Numerical simulations of magneto-convection and analysis of solar magnetograms provide the empirical PDF for the magnetic field line-of-sight component on the solar atmosphere. In Chapter 6, we explore the effects of different kinds of PDFs on Zeeman line formation. We again consider the limits of micro and macro-turbulence. The types of PDFs considered are: (a) Voigt function and stretched exponential type PDFs for fields with fixed direction but fluctuating strength. (b) Cylindrically symmetrical power law for the angular distribution of magnetic fields with given field strength. (c) Composite PDFs accounting for randomness in both strength and direction obtained by combining a Voigt function or a stretched exponential with an angular power law. The composite PDF proposed has an angular distribution peaked about the vertical direction for strong fields and is nearly isotropically distributed for weak fields, which could mimic solar surface random fields. We also describe how the averaging technique for a normal Zeeman triplet may be generalized to the more common case of anomalous Zeeman splitting patterns.
Part-II of the Thesis: Polarized line formation in scattering media-Theory and numerical methods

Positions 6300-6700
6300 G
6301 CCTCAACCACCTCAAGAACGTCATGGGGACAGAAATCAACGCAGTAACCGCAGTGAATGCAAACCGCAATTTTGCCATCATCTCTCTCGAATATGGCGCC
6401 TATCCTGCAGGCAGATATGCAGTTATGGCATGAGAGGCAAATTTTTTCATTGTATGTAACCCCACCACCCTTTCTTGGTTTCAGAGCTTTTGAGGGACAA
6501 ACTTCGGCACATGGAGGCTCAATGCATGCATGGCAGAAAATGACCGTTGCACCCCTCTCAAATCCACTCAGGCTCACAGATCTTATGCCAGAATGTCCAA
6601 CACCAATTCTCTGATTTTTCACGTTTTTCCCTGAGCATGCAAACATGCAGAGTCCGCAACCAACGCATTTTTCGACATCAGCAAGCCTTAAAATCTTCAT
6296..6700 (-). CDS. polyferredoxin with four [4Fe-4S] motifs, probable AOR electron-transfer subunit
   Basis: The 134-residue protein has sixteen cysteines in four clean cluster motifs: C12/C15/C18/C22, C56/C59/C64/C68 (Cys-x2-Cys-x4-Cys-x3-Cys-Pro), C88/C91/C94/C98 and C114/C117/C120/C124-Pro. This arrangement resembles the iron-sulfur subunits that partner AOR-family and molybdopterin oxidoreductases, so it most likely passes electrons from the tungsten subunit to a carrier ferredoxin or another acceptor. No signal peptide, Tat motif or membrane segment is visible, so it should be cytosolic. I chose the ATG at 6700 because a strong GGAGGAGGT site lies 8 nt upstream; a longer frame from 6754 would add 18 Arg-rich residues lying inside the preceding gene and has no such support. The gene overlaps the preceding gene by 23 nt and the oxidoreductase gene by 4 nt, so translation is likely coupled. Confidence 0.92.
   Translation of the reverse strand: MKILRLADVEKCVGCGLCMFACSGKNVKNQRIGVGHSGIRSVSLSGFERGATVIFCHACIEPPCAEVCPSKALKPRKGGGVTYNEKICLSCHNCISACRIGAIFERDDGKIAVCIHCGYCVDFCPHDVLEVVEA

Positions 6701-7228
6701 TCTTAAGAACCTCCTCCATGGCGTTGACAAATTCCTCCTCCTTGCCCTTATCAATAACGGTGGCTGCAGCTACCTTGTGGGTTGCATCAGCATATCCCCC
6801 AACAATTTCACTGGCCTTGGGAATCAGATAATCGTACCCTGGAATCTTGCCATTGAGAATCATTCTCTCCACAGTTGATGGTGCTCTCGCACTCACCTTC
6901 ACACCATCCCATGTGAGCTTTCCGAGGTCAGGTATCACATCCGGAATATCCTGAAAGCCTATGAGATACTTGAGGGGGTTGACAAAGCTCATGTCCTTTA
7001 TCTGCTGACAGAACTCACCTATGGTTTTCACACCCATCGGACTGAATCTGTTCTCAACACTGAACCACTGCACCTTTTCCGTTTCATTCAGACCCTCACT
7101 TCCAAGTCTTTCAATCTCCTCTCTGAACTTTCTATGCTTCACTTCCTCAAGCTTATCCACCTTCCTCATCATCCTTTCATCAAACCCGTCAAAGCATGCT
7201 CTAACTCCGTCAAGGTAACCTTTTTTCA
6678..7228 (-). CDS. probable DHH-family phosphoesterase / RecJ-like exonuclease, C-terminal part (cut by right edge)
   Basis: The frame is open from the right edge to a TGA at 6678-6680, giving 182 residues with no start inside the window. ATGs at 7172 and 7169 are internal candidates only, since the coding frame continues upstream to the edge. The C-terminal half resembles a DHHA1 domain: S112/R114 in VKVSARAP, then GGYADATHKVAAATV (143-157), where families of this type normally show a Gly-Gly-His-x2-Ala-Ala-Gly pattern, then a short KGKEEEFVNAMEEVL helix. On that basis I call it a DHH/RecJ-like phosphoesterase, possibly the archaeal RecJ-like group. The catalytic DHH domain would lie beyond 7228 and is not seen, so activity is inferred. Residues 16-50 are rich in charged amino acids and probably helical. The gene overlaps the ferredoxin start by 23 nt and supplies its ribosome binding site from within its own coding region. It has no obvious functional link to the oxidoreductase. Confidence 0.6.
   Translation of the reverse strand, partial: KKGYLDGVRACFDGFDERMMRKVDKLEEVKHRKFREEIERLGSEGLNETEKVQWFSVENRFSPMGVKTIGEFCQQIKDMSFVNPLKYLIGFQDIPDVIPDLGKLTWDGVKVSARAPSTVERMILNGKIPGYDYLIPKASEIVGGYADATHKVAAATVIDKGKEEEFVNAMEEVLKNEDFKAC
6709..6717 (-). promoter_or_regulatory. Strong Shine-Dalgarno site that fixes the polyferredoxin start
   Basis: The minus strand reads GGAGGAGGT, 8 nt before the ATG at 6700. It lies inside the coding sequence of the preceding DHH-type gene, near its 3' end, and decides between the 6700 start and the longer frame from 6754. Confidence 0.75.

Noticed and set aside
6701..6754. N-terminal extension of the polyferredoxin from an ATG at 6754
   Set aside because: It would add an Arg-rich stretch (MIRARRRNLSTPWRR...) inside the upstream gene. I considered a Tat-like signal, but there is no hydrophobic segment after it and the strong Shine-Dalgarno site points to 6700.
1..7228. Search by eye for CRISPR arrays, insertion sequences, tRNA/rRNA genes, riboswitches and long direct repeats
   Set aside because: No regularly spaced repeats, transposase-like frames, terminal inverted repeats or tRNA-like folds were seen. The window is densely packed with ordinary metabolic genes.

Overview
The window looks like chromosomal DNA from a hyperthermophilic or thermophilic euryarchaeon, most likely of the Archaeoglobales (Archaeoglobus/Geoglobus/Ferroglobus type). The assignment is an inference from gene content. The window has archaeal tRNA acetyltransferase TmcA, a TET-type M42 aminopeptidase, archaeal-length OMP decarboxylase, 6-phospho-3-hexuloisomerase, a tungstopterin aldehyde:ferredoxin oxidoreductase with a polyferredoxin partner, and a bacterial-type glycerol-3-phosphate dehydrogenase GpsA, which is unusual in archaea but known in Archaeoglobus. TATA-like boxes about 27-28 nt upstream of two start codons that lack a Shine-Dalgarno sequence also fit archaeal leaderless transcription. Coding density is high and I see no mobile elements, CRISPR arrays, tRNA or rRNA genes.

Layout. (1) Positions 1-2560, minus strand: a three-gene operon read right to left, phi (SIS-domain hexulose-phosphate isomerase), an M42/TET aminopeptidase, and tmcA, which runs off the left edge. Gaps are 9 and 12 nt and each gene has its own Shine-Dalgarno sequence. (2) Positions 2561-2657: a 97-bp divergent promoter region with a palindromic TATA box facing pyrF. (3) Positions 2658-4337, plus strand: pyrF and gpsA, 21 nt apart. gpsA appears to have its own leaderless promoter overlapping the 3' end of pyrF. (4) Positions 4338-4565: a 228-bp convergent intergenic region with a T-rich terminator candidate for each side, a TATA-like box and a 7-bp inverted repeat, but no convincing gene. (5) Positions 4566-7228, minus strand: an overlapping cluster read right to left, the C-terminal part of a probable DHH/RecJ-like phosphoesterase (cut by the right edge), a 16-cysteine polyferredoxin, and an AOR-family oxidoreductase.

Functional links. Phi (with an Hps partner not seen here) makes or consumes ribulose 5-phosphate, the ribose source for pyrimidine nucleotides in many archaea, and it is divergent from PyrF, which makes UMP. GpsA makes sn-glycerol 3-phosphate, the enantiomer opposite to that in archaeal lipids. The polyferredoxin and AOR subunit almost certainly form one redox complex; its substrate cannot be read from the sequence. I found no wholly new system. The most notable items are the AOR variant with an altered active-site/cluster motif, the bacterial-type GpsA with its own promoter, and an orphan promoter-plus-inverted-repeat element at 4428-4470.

Many of the strongest and most conspicuous lines in the Second Solar Spectrum are strong lines that are formed rather high, often in the chromosphere above the temperature minimum. From the standard, unpolarized and non-magnetic line-formation theory such lines are known to be formed under the conditions that are very far from local thermodynamic equilibrium. They are characterized by broad damping wings surrounding the line core. Doppler shifts in combination with collisions cause photons that are absorbed at a given frequency to be redistributed in frequency across the line profile in a complex way during the scattering process. Two idealized, limiting cases to describe this redistribution are “frequency coherence” and “complete redistribution” (CRD), but the general theory that properly combines these two limiting cases goes under the name “partial frequency redistribution” (PRD). Resonance lines which are usually strong can be properly modeled only when PRD is taken into account. To use these strong lines for magnetic field diagnostics we need a line scattering theory of PRD in the presence of magnetic fields of arbitrary strength. In the second part of the thesis we develop such a theory and derive the polarized PRD matrices. These matrices are then used in the polarized line transfer equation to compute the emergent Stokes parameters.